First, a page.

Always the same spike of euphoria at the thought of those who had gone before—and then he remembered and tore screaming back into corporeality, manifesting himself in aether, trying to remember human form. Two arms, two legs, a head. He could not separate fingers anymore. It was a thinning out; a fading, a forgetting that snuck up on him until suddenly he was on the edge of the atmosphere and wreathed in fire, pulled out by the universe and what lay beyond it. Then there was the rush—the sending of his spirit screaming back to the blessed Earth, the planet, gravity and flesh and life. Anchoring to something. Anything.
And when he got there, something, another small piece of what was once him (he could not tell what, everything was spirit) was lost. The sun would rise and he would feel…thinner. Another little piece gone each time. It always took him when he lost his focus. He was tiring. The cold and the black above the earth had kept a part of him, was collecting him. Calling him back. He felt something beyond that too, but he did not concentrate too hard, because he knew that it was a lure, because he knew where that siren song led if he followed it.
So he went to the girl in the house.
He fastened himself to her, imagining barbs of his phantasm-self entering the warm life of her, wavering like a banner in terrestrial wind.
He was in her room now.
He watched her write, scribbling at the pad with the gaudy cover (cartoon aliens, glittershades) with her pen with the miniature aquarium in its body. Printed background, tiny cardboard fish among tiny jewels that bobbed with the force of her writing. Numbers and symbols materialized in black ink; the twist of her lips as she concentrated made him miss his own flesh. She was a world in miniature and everything about her was beautiful.
The voice spoke to him then, louder than ever, and he felt as if every part of him—the parts that were left—was shaken almost to dissolution.
Everyone is here
The ghost of the man ignored the voidcall and reared behind her, passing a hand through her skull. Her pen wavered on the page.
Looking at her in the spectral way of looking he had had to learn (it was the only thing left to him now) fueled the hatred in ways unimaginable in life. There was the solidity of her limbs, most obviously. The scent of her living. And then there was the reminder of his barren-ness, of his childless-less: he had left nothing and no one behind. The hatred was powerful and he was grateful for it, because hating so strongly was living again, in one way.
He would punish her for living.
After dark held the precious hours, when the world turned (and he hovered in her room, spreading himself out in it, hovering above the carpet so he would not fly up and turn in the planet’s gaze and then up and up and—) and the sun did not shine on her part of the world. It was difficult to maintain his form when he spread himself out like this; he needed her fear.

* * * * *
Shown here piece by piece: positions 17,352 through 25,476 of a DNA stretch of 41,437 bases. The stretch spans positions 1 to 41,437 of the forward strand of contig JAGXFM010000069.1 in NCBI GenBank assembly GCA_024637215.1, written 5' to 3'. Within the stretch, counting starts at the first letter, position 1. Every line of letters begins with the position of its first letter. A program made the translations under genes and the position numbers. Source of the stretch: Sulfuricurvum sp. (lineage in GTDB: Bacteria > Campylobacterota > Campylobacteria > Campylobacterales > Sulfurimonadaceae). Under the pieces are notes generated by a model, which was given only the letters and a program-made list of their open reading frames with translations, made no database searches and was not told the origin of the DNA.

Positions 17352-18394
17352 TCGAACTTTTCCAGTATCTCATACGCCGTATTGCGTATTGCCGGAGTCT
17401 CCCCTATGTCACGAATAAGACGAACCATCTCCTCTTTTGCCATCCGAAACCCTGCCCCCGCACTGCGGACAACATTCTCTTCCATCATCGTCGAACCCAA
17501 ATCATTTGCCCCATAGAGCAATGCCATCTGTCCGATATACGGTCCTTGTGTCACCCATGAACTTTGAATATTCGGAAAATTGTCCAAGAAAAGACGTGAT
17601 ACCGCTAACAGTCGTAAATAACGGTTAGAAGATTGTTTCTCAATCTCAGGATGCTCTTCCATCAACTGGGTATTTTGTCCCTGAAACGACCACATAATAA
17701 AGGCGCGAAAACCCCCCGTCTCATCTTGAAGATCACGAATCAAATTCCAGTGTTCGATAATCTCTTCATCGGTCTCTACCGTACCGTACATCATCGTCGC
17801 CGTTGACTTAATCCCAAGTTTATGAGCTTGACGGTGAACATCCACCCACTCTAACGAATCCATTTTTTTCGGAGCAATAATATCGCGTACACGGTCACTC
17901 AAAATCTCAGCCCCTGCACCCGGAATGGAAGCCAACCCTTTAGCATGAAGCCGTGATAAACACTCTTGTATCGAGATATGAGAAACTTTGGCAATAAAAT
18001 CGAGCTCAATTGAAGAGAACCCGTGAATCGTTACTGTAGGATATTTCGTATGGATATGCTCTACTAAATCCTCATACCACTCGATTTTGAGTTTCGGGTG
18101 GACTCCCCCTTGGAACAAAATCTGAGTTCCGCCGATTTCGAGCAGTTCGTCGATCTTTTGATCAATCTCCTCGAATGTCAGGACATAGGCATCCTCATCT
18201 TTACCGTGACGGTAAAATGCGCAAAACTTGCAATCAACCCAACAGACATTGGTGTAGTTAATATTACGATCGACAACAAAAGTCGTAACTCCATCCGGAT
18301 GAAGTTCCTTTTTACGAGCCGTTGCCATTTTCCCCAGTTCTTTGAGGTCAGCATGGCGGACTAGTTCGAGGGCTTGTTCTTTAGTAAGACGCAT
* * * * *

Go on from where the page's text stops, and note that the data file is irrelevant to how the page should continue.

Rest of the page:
Her room was small and blue and smelt like synthetic fruits and dreams of futurity and sex that had not yet solidified, cells lying dormant in precious flesh.
Smells were stronger to him. They had color. Trees and flowers were a lurid orange that made trails for him in the air (he would pause in motion and look at them, mesmerized, before remembering that he had to move again, always move). Human beings were pungent shades of red. The scent drove him to frenzy: it scintillated, burned itself up, smoking itself at the edges of however it was that he sensed. The chemical smells of Kainaat’s things were all a dull grey. Her body was bright coral and glowed in darkness.
There was darkness now. She was in bed. Posters of space (don’t look at it) and spaceships (human endeavor, look at it) hung from the walls and there were glow-in-the-dark stars fastened to the ceiling in terrifying parody of the universe (don’t look at them) but they were not the universe, they were plastic toys, they were children’s things, and he rushed up to meet them, pushing his gaseous nose, or what should have been a nose, or whatever actually was left of him, up to them and smelling her, or trying to, because her fingers had pressed them into place.
The girl stirred in the bed.
The covers depicted a huge graphic of a spacecraft and were emblazoned with bright white letters N—A—S—A—that, too, reeked of her. He rushed back down to the bed and tasted them. Her head was under the covers; a mop of brown hair lay across the pillow, like an animal. Something wavered in him: that awful, nauseating wavering (the earth moving, maybe, or the universe readjusting itself as if it, too, slumbered), and he needed her, right now. A hand hung suspended in air from beneath the covers, the fingers lolling and twitching as if to remind him that there was nothing left of him.
He took them.
He hung over her bed and, letting the hate form him, stoking the anger like a physical fire, he manifested a single, shadowy point and pierced the skin of her thumb. The ecstasy lasted a moment and flooded him with what he remembered to be life—and then she groaned and rolled away, mumbling something to him (it must have been to him, who else?) and she withdrew her hand beneath the covers and he let himself drift, full and languid, to the corner of the room where the shadows were the darkest, into that profound blackness that always drew him.
He felt himself settle.
It was a coalescing; her strength granted him a momentary peace.
She sat up in bed.
He was stunned by her vitality. It was too much to look at her head-on (and that was all he showed now: his body had sunk through the floor and he was a shadowhead, blacker than the lack of light around them) and he stared back at her, transfixed. He tried to make features to smile at her.